What a wonderful post.
October 2, 2007 at 8:21 am
Mr. Sartorialist,That’s what happens when we get to much into fashion, style, design, art, or whatever.There’s people around who never heard about it.If you’d even try, not to talk about, but to hear about it, every friday you’d see that you’d be much more aware of people and style without any style.Try it.Best.
October 2, 2007 at 8:42 am
“17 year-olds trapped in 70 year-old bodies” as years pass i notice that this is happening to me too and i feel empathy and lucky as well.
October 2, 2007 at 8:53 am
Great post. Wonderful image and wonderful words. Lovely start to the day!
Asian Models Blogger
October 2, 2007 at 8:54 am
Awesome capture!! Your description reminds me of the Japanese movie, Shall We Dance (skip the remake with Richard Gere & Jennifer Lopez).
Music is the food of love, afterall.
October 2, 2007 at 9:38 am
As someone coming close to that age, many thanks for showing life and style isn’t just for the young.
October 2, 2007 at 9:52 am
thank you again for sharing your beautiful pic. and the wonderful story behind it. (It’s way beyond wonderful… simply indescribable)it’s my birthday today and i feel that i already got a gift of little joy. have a great day~
aka scrunchie girl
October 2, 2007 at 10:39 am
I used to live in Milan (I’m from Barcelona) and i’ve seen this scene so many times in my way to Duomo, from home, in Paolo Sarpi (aka Chinatown).It’s in Corso Garibaldi, right?Thanks, u’ve remind me a lot!
October 2, 2007 at 10:44 am
Matbe Lost In Translation is confusing this guy with Ray Walston from My Favorite Martian?
LOL. Great shot.
October 2, 2007 at 10:48 am
those pics made my day. thanks sartorialist!
October 2, 2007 at 11:29 am
I love it when little discoveries like this happen.
And I love to see that at least somewhere older people have moment when they’re enjoying their life. I never see that here.
October 2, 2007 at 12:13 pm
dancing brings out the absolute best in people…it’s amazing how freeing it can be, no matter what age you are. so wonderfully intimate, as well.
wonderful post, sart!
ps – nice write up in the uniqlo magazine/catalog! i picked it up in the soho store, but it appears to be the london-based version. i was flipping through and noticed a sketch of this semi-familiar face, then went back and realized it was you! congrats!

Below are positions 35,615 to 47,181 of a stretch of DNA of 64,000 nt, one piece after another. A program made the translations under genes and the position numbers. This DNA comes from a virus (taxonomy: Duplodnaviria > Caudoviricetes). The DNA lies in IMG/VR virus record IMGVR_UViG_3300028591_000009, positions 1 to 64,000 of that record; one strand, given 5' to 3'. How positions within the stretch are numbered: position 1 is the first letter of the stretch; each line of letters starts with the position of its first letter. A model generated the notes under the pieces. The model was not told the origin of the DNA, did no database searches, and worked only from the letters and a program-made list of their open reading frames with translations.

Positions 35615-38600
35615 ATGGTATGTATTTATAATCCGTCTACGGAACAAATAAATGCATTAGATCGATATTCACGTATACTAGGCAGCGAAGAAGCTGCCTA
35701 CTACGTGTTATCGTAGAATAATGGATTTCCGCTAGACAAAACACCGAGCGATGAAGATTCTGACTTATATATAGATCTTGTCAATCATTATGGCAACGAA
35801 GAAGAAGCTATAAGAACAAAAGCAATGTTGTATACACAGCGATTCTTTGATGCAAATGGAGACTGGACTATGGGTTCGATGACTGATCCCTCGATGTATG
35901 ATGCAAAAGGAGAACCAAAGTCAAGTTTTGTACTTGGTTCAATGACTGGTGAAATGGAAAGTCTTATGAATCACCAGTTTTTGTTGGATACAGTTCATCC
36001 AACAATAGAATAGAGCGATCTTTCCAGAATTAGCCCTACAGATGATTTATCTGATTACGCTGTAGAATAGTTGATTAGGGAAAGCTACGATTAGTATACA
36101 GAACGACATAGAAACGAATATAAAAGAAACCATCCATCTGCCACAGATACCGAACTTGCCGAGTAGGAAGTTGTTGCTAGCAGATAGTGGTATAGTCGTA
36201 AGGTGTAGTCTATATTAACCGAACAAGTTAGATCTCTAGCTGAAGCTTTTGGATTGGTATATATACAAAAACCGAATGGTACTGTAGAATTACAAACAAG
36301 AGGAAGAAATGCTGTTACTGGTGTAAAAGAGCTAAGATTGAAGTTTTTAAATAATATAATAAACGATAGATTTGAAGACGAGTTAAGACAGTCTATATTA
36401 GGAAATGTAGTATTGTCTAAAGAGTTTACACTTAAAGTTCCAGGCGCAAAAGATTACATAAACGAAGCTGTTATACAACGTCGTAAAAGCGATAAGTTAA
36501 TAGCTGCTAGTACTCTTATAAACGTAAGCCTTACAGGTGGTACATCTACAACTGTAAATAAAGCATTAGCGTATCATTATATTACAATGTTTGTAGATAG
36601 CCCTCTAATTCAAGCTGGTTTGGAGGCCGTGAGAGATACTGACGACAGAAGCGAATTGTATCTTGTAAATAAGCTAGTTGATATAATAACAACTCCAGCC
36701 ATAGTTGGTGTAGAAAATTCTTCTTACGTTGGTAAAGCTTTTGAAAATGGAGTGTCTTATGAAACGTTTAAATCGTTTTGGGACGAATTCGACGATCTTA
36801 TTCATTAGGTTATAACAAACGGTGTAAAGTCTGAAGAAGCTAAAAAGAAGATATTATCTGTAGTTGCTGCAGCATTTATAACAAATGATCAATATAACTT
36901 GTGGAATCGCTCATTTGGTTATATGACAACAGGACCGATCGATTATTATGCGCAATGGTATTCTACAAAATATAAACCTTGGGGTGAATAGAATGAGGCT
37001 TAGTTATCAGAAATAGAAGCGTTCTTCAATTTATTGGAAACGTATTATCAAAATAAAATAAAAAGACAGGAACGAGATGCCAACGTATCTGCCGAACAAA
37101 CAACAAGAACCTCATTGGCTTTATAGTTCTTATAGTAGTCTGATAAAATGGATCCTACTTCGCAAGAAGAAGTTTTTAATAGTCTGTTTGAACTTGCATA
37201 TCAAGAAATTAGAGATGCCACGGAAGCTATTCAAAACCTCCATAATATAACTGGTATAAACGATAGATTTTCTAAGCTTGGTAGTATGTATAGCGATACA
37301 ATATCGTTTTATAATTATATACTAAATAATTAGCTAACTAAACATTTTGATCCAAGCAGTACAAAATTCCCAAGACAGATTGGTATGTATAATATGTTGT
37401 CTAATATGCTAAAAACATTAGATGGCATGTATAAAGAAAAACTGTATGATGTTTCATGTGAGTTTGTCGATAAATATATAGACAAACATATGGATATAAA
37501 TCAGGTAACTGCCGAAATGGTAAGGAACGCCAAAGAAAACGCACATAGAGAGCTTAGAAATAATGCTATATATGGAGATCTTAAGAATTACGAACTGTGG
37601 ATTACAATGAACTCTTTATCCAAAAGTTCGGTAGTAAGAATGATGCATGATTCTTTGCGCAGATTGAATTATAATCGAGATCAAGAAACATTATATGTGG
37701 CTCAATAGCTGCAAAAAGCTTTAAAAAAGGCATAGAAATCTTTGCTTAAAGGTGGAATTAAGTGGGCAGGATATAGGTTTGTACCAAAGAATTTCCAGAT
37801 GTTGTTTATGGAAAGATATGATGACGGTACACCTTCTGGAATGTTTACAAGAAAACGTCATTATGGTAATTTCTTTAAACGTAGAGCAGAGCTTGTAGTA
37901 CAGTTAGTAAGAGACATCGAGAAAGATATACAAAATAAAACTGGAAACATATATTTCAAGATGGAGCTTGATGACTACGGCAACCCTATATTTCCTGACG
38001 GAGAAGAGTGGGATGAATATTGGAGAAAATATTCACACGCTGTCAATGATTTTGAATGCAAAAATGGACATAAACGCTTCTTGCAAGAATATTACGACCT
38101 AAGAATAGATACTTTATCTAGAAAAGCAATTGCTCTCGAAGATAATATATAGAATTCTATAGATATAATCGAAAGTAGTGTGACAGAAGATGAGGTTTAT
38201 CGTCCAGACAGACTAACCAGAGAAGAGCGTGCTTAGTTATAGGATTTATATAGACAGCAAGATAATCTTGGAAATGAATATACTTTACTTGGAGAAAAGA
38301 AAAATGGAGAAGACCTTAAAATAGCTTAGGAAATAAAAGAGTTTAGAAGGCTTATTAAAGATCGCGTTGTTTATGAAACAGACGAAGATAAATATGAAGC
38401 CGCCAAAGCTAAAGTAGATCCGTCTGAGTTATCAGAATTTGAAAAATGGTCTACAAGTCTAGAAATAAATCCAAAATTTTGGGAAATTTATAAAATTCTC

October 2, 2007 at 12:27 pm
What strikes me most about your photos and your writing is that you treat everyone delicately; with respect and kindness. In this post you’ve uncovered the extraordinary in the everyday and shown that life sparkles and shimmers in the most unexpected ways and places. You inspire me to look for those moments in my daily life.
October 2, 2007 at 2:14 pm
This is why I love your blog.
October 2, 2007 at 2:18 pm
Awww, that’s sweet. I love the little insights that you stumble upon and share with us all. Thank you. :)
October 2, 2007 at 2:25 pm
Beautiful post. I really get the feeling of…jazz
(Song recommended: “Feeling of jazz” by Wynton Marsalis, album ‘The magic hour’)
October 2, 2007 at 3:21 pm
This is a beautiful “in between” moment. Makes me look forward to the later years.Thank you.:)
October 2, 2007 at 5:39 pm
Aww so cute! My grandmother goes out to the senior centers with her friends and dances several nights a week. I LOVE IT! this post really perked up me day. :)
October 2, 2007 at 8:55 pm
This anecdote reminded me of the time you stopped going wherever you were going because you were struck by an old man you saw in Le Marais (I think), who’d had a stroke. You had coffee with him instead of going to a show and he told you about his crazy, exciting life- one of my favorite entries. His face left an indelible impression on me. If you revisit him, could you please update us?
October 2, 2007 at 10:19 pm
now I know what to do in my old age.Wonderful post –thanks!
October 2, 2007 at 10:56 pm